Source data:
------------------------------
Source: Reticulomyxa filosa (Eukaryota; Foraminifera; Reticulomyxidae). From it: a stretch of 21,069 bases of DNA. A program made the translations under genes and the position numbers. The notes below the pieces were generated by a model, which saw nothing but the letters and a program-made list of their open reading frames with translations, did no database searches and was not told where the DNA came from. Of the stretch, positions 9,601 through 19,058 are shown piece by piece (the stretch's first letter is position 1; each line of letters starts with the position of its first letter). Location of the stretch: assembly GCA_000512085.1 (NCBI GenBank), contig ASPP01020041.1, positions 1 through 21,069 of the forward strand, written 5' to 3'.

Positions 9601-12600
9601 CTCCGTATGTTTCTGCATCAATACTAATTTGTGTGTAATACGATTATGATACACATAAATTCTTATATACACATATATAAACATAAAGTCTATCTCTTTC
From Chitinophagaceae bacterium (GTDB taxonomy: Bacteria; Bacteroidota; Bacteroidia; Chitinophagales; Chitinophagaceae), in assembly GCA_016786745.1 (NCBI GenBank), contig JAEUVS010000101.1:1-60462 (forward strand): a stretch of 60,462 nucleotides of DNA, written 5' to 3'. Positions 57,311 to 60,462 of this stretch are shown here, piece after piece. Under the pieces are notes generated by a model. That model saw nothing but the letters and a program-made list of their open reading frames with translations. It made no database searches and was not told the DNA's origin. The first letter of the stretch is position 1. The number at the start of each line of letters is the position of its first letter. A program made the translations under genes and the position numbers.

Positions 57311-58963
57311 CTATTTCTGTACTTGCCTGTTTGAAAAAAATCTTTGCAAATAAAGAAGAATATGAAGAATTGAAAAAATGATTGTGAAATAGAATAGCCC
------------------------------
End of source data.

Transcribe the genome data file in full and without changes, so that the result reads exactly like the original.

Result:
Source: Reticulomyxa filosa (Eukaryota; Foraminifera; Reticulomyxidae). From it: a stretch of 21,069 bases of DNA. A program made the translations under genes and the position numbers. The notes below the pieces were generated by a model, which saw nothing but the letters and a program-made list of their open reading frames with translations, did no database searches and was not told where the DNA came from. Of the stretch, positions 9,601 through 19,058 are shown piece by piece (the stretch's first letter is position 1; each line of letters starts with the position of its first letter). Location of the stretch: assembly GCA_000512085.1 (NCBI GenBank), contig ASPP01020041.1, positions 1 through 21,069 of the forward strand, written 5' to 3'.

Positions 9601-12600
9601 CTCCGTATGTTTCTGCATCAATACTAATTTGTGTGTAATACGATTATGATACACATAAATTCTTATATACACATATATAAACATAAAGTCTATCTCTTTC
From Chitinophagaceae bacterium (GTDB taxonomy: Bacteria; Bacteroidota; Bacteroidia; Chitinophagales; Chitinophagaceae), in assembly GCA_016786745.1 (NCBI GenBank), contig JAEUVS010000101.1:1-60462 (forward strand): a stretch of 60,462 nucleotides of DNA, written 5' to 3'. Positions 57,311 to 60,462 of this stretch are shown here, piece after piece. Under the pieces are notes generated by a model. That model saw nothing but the letters and a program-made list of their open reading frames with translations. It made no database searches and was not told the DNA's origin. The first letter of the stretch is position 1. The number at the start of each line of letters is the position of its first letter. A program made the translations under genes and the position numbers.

Positions 57311-58963
57311 CTATTTCTGTACTTGCCTGTTTGAAAAAAATCTTTGCAAATAAAGAAGAATATGAAGAATTGAAAAAATGATTGTGAAATAGAATAGCCC